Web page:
That seemed to be the message Friday from the Parti Quebecois as it tried to steer its struggling election campaign away from the rocky road to sovereignty onto a smoother path.
Even star candidate Pierre Karl Peladeau, whose fist-pumping declaration that he joined the PQ to create a country for his children, made a point of changing his tune during a news conference with Leader Pauline Marois.
"If I chose to get involved in politics, it was to create more prosperity and more jobs," said Peladeau, the majority shareholder of media giant Quebecor.
"If I decided to join Madame Marois, it is because she has an audacious economic vision."
For her part, Marois repeated her contention from Thursday evening's debate that there will be no referendum until Quebecers are ready.
"It's not a priority for Quebecers at the moment and it's not my priority either," she said in Montreal-area Longueuil. "Our priority is to reinforce Quebec, reinforce it in all areas, reinforce the economy and adopt a charter."
She was referring to the PQ's controversial secularism charter which would forbid public-sector employees from wearing religious garb such as hijabs and kippas on the job.
It was deemed priority No. 1 at a PQ national council meeting on March 8, three days after Marois called the April 7 election.
Secularism legislation — and the exploitation of identity politics in general — proved helpful to the PQ in winning a minority government in the 2012 election.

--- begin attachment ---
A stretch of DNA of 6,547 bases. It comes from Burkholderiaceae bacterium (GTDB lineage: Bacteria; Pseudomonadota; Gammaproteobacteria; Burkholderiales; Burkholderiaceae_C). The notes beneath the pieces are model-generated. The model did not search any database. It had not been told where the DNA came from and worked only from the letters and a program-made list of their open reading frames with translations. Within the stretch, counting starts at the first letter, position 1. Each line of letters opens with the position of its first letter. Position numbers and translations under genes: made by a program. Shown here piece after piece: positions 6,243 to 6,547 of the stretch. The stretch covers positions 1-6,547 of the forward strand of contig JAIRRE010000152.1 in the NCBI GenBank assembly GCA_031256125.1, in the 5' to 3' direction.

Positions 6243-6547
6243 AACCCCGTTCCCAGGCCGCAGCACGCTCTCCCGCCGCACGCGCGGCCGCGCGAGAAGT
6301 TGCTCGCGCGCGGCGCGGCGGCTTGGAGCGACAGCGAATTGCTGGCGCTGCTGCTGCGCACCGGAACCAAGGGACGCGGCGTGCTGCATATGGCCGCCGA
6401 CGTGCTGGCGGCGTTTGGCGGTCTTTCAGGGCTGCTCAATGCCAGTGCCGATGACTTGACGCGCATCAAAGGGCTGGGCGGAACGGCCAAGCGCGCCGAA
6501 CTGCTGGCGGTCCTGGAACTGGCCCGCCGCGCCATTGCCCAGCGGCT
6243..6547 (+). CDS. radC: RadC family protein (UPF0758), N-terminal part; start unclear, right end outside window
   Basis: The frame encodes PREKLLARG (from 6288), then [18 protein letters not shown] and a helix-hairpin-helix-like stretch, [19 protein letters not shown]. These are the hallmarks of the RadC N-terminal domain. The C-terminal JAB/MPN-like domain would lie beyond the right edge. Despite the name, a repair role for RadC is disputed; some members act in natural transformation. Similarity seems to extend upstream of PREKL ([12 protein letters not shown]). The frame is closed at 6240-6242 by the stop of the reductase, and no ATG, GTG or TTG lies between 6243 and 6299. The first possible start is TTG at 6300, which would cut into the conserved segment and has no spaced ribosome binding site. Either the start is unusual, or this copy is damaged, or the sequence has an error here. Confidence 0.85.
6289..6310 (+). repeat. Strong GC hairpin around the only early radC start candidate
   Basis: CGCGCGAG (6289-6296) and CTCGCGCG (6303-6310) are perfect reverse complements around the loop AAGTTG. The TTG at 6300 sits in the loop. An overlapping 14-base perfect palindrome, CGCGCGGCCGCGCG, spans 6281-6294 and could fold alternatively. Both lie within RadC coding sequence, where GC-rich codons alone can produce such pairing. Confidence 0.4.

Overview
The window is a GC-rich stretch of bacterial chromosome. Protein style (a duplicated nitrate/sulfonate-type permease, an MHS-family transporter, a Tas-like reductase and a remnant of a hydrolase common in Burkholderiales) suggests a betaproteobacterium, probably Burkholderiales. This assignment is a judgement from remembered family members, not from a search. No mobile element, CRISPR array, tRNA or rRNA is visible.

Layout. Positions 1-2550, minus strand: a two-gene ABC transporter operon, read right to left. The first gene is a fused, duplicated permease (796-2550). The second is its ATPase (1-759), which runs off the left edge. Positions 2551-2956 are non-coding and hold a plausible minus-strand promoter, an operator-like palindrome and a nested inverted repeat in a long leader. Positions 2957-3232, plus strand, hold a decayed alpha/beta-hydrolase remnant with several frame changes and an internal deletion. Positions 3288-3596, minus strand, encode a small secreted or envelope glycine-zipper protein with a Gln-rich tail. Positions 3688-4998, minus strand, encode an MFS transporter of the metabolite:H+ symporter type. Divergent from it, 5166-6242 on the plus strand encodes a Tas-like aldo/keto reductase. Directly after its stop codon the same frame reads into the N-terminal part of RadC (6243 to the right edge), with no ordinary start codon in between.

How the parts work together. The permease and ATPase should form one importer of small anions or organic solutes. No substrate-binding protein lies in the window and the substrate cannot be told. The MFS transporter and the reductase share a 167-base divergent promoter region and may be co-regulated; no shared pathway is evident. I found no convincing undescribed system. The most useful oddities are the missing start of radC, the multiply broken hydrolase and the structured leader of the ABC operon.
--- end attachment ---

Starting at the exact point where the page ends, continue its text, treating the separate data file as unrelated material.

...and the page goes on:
When the PQ announced its platform this time, the popular yet divisive charter was ahead of toughening language laws on its list of numerous election goals.
That all changed, however, when Peladeau's bombshell campaign entry made it appear as though the ballot-box issue had actually become whether a vote for Marois' team was a thumbs-up for a third sovereignty referendum.
The uproar over Peladeau's jump into politics prompted even Marois to muse about what a sovereign Quebec would look like.
But the PQ leader began to soft-pedal plans for independence amid opinion polls suggesting a shift in momentum to the Liberals.
Some analysts dismissed Marois's party as desperate when charter point man Bernard Drainville warned at the campaign's halfway mark this week that only a majority PQ government could save the charter.
The party insisted it had always planned to make its charter pitch at that stage of the campaign.
The combination of Drainville's promotion of the charter alongside Peladeau's reflections on the economy Friday came across as a bid at a one-two punch to reframe the issues after Marois was grilled on referendum plans in the debate.
The Liberals have tried to paint themselves as the best stewards of the economy, although Peladeau scoffed at their credentials.
"If I had directed Quebecor as the Liberals led Quebec, I would have lost my business and I would have been replaced," he said.
It seems Peladeau wasn't always as disparaging of the Liberals as he had to explain Friday why, according to donation records, he contributed more money to the federalist party during the last decade than he did to the PQ.